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Bank Notes: SpendSmart, Military Lending Act, HMDA

Adam R.'s picture

Posted September 18, 2013

SpendSmart retains investment banking group: Could SpendSmart's management be on the look out for a buyer? Alternatively, could they be hoping that some one will invest more in their company? SpendSmart's shares are now down to $1.50 from as high as $13 a share just twelve months ago. Clearly, that Bieber thing

is not working out. But this week, SpendSmart announced that Maxim Group LLP will be working with the company.  Maxim's recent work has focused on the running new issuances of shares. They just helped Organovo, a developer of three dimensional printing technology for modeling research on human tissues. Maybe it is just me, but that doesn't sound like something that carries across to prepaid cards.

Payday lenders still targeting servicemembers: A report out of Texas says that payday and auto title lenders are aggressively marketing their services near military bases.  The federal Military Lending Act says that lenders cannot charge soldiers more than 36 percent interest on any short-term loans. But the report quotes a staffer from the local Better Business Bureau who says that she is seeing soldiers come in to her office with loans whose interest rates are as high as 1748 percent.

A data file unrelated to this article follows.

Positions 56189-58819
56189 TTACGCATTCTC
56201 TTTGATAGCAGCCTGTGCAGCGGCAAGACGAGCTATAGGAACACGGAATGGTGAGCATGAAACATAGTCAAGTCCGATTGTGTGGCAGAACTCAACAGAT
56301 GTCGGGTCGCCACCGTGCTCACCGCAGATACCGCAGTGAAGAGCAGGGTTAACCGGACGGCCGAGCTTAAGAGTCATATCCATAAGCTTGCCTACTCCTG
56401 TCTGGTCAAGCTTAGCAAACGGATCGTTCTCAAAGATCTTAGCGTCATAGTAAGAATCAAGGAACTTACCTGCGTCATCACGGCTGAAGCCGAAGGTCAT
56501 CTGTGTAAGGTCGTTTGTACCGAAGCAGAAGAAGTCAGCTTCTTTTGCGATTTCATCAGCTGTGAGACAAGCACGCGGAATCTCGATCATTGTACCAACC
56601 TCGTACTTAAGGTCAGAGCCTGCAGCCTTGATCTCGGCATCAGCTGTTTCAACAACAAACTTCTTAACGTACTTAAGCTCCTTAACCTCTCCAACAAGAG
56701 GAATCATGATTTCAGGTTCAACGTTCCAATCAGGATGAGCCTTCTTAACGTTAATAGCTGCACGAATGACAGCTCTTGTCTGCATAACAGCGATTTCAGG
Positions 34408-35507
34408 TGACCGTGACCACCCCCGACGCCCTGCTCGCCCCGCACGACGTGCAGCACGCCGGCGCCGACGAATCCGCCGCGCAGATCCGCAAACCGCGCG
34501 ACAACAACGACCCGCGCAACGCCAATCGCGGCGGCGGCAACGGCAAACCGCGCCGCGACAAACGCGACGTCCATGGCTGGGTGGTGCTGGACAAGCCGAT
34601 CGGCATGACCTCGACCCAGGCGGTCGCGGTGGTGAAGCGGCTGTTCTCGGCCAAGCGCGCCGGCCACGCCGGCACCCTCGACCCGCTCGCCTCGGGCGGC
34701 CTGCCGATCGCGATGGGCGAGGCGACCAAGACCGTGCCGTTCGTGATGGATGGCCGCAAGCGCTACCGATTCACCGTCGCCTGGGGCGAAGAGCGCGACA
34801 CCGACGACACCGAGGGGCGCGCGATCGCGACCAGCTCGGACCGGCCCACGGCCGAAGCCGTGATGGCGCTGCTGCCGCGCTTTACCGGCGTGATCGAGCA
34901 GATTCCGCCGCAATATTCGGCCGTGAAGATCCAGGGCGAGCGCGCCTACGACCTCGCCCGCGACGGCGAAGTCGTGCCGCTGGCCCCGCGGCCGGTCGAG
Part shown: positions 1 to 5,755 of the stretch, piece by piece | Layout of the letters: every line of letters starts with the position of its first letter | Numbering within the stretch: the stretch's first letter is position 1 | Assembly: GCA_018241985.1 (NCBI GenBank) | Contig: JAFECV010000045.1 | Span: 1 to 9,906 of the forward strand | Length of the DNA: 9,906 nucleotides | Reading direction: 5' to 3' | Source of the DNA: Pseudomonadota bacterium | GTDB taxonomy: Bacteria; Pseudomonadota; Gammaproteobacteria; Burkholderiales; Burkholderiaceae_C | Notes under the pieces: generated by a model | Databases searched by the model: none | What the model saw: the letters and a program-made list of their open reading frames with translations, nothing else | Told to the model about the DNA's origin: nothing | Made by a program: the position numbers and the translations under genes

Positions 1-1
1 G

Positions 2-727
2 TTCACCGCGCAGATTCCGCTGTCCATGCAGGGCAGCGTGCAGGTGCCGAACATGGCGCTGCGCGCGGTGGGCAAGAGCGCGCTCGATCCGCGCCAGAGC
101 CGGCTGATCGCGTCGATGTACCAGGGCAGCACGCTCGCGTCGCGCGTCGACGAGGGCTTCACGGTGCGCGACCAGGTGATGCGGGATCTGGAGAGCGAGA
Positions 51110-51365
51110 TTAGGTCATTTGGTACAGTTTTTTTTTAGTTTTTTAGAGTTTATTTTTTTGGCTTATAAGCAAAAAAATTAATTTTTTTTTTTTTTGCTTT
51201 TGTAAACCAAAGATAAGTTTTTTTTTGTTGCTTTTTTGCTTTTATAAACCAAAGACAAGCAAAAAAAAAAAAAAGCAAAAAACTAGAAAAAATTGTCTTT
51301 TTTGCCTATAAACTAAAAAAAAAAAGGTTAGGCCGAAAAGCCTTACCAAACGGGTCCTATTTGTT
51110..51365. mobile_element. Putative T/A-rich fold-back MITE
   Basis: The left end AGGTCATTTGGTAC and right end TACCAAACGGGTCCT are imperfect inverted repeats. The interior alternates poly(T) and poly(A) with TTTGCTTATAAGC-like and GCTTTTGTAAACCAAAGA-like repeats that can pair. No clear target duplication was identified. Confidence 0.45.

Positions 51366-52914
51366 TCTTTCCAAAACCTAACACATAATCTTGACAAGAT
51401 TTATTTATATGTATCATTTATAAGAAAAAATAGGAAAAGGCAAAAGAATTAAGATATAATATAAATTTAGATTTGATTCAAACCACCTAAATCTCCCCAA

Finally, new HMDA data: The Federal Financial Institutions Examination Council released Home Mortgage Disclosure Act data on 2012 loans today. There are 18.7 million records in the database. Under Dodd-Frank, the Consumer Financial Protection Bureau is charged with overseeing a redesign of the database. The revised edition is supposed to incorporate more features that would have been descriptive of subprime lending, but that remains to be implemented. Current rulemaking plans make it likely that no changes will take place until the release of 2015 data in September 2016.

BUT! There is something amazing about this year's update. The CFPB has released a tool on its HMDA website that should make accessing HMDA data much easier for professional researchers as well as for the typical community group. Visitors can generate maps, make charts and tables, and tailor data to individual interests through a graphical interface.